"How Did Humans Get Smart? Proof of Concept vs MVP: How to Create a Successful Product"



Sep 25, 20234 min read


"How Did Humans Get Smart? Proof of Concept vs MVP: How to Create a Successful Product"

In observing other people's actions and registered thoughts, we learn from the environment we're inserted in. What you hear, what you read, the things you go through...they all shape your future decisions, as well as what you choose to do with the information you receive. Humans are smart, but they can get smarter if they wish. The bottom line is: each person responds differently to situations depending on how their brain is wired. That's why we all have different opinions and beliefs. Humans need different upbringings and experiences to keep the knowledge wheels turning. Besides, humans need to keep looking up to other humans.

Again, human intelligence has never improved on its own, and it never will. Through the ages, humans got smarter not only by observing other humans but by refuting them, agreeing with them, and reaching their own conclusions based on a number of factors. Those include their upbringing and the situations they've encountered throughout their lives.

Now, let's shift gears and talk about the world of product development. Specifically, let's explore the concepts of proof of concept (PoC) and minimum viable product (MVP) and how they contribute to the creation of successful products.

Proof of concept, or PoC, is a small project designed to verify that a particular idea is feasible. Usually, companies develop it for internal testing. The whole aim of a PoC is to show whether it is possible to develop the functionality in the real world. It also indicates the potential obstacles for the product being developed and accepted by users. The final PoC design should not be flawless, but it presents the concept's viability before you jump into development.

On the other hand, a minimum viable product, or MVP, is an early product version that includes the core required features. This version brings enough value to get early feedback from customers before you spend tons of time doing something they don't like or need. An MVP gives you an understanding of how your potential audience will accept your product. Users can try it, and if they like it, they will spread the word about the solution.

The difference between proof of concept and the minimum viable product is that they serve different purposes. PoC gives theoretical ground to an idea of a solution or a particular function. Meanwhile, MVP implements the features designed at the stages of PoC and prototype. PoC vs. MVP is like the idea draft and the idea realization.

Although it may seem that skipping this stage saves time, proof of concept is crucial for your product development. It highlights essential aspects of your business idea. PoC helps you to differentiate your solution from similar providers. It may include a description of the core meaning of the project and explain that the proposed idea is practical and profitable. All this may help you persuade investors to contribute to the project.

When it comes to human intelligence and the world of product development, there are some common points to consider. Both involve a process of learning and adapting. Humans learn and grow by observing and experiencing, just as products grow and evolve through the stages of PoC and MVP. In both cases, the goal is to improve and become smarter.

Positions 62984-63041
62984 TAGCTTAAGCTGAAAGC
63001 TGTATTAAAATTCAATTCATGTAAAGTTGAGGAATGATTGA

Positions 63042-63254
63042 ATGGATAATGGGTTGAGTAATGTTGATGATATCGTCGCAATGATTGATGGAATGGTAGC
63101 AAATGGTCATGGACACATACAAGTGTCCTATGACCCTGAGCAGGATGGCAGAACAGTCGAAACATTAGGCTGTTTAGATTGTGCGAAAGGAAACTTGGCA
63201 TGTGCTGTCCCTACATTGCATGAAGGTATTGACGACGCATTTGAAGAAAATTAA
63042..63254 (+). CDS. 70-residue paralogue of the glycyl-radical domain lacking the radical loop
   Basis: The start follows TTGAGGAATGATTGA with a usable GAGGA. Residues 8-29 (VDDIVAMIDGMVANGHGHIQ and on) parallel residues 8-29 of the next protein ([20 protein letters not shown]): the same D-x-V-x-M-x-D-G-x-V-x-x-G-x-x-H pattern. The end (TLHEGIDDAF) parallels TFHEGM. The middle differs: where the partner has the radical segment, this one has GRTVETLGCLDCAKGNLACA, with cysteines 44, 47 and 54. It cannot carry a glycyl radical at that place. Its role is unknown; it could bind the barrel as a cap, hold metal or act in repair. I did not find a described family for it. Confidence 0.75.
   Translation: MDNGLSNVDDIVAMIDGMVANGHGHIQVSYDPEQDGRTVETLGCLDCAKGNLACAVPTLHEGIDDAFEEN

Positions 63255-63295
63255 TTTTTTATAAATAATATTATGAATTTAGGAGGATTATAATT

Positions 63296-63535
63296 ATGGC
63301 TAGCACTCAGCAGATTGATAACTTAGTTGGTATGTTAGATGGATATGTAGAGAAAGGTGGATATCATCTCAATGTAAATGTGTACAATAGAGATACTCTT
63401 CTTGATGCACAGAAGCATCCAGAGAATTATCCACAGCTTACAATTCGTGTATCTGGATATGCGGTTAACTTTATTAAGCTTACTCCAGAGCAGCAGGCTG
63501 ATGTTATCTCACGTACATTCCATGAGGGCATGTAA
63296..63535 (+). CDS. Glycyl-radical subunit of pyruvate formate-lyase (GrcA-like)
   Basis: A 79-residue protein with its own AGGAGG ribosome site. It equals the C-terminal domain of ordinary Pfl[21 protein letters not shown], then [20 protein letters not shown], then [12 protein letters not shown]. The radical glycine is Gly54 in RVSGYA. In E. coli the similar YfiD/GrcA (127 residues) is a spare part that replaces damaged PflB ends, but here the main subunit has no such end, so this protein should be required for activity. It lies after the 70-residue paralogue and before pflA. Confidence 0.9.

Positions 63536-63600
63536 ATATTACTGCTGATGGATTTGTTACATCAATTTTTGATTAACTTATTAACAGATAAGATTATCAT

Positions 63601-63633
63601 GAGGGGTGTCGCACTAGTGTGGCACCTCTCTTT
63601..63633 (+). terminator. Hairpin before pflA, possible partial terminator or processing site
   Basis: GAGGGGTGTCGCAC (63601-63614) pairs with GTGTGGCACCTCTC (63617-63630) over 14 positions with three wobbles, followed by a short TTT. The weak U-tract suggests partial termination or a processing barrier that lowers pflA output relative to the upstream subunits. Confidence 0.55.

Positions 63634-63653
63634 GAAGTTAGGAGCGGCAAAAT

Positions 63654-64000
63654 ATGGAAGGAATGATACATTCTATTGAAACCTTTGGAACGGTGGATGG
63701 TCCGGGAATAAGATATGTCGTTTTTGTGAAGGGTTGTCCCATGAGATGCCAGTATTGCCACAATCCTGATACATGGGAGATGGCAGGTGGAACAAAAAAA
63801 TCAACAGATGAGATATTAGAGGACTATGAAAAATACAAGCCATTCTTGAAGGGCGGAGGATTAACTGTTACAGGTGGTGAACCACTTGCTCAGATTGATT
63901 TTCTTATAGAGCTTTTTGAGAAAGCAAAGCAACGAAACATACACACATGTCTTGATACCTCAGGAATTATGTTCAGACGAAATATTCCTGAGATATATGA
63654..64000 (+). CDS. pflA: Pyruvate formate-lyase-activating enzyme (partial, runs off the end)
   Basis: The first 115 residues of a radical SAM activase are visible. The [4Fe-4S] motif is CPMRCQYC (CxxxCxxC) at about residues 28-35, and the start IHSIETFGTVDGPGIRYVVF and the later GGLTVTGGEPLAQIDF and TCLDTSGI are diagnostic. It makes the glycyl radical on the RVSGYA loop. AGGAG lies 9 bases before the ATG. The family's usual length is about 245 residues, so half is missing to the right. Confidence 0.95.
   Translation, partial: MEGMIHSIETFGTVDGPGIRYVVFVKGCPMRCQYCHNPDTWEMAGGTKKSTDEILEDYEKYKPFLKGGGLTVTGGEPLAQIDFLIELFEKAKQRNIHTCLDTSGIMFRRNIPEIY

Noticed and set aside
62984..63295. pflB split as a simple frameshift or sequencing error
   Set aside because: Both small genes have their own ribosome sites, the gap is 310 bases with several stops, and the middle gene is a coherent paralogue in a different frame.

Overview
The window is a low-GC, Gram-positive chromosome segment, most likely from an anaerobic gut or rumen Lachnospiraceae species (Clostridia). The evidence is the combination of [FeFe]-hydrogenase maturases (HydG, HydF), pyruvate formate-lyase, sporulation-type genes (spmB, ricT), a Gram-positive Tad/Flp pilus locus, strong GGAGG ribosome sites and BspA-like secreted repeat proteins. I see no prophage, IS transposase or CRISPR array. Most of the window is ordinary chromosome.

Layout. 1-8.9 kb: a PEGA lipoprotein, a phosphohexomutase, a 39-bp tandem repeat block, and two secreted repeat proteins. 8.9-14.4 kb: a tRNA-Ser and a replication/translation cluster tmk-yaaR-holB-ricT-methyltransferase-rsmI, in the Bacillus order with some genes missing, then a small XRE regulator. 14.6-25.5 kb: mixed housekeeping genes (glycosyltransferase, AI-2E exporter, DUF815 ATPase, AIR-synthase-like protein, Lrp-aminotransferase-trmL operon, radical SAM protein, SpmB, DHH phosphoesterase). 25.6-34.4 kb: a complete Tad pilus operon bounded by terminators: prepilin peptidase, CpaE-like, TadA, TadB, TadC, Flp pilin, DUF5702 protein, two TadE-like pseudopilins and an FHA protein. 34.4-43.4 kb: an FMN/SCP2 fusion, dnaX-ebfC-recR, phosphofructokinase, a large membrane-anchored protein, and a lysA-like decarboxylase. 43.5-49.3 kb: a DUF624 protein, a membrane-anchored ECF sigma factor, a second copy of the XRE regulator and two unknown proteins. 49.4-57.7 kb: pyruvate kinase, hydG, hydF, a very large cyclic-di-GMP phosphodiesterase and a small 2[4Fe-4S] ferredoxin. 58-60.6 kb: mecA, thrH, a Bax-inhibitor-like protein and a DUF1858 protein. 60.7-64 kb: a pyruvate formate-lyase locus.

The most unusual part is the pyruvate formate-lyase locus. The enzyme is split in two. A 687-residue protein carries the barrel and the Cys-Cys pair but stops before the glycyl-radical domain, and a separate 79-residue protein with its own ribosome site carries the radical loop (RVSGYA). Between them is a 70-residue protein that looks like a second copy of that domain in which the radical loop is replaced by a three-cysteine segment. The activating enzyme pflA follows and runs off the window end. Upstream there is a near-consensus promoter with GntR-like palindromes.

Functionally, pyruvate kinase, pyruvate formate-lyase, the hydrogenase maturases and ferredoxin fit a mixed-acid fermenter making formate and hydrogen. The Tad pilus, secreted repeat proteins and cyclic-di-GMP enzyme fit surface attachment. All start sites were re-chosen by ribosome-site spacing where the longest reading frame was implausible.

So, how can we apply the lessons from human intelligence and the concepts of PoC and MVP to create successful products? Here are three actionable pieces of advice:

  • 1. Embrace continuous learning and improvement: Just as humans need to keep learning and exposing themselves to new experiences, products need to continuously evolve and improve. Don't settle for the initial version of your product. Seek feedback, iterate, and make necessary adjustments to ensure that your product meets the needs and expectations of your target audience.
  • 2. Foster a culture of innovation and collaboration: Humans become smarter by interacting with others and exchanging ideas. Similarly, successful products are often the result of collaborative efforts. Encourage your team members to share their insights, challenge each other's ideas, and work together to find innovative solutions. By fostering a culture of innovation and collaboration, you can unlock the full potential of your team and create products that stand out in the market.
  • 3. Prioritize user feedback and validation: Just as humans learn from the feedback they receive from others, products can benefit greatly from user feedback. Prioritize gathering feedback from your target audience and use it to validate your product concept and make informed decisions. By involving users in the development process and listening to their needs and preferences, you can create products that truly resonate with your target market.

In conclusion, human intelligence and the concepts of PoC and MVP share common points when it comes to learning, adaptation, and improvement. Humans become smarter by observing, experiencing, and challenging their own beliefs. Similarly, successful products are often the result of continuous learning, collaboration, and prioritizing user feedback. By applying the lessons from human intelligence and adopting a strategic approach to product development, you can increase your chances of creating successful and impactful products.


  1. "How Did Humans Get Smart?", https://kazukinakayashiki.substack.com/p/how-did-humans-get-smart (Glasp)
  2. "Proof of Concept vs MVP: How to Create a Successful Product", https://www.codica.com/blog/poc-vs-mvp/ (Glasp)

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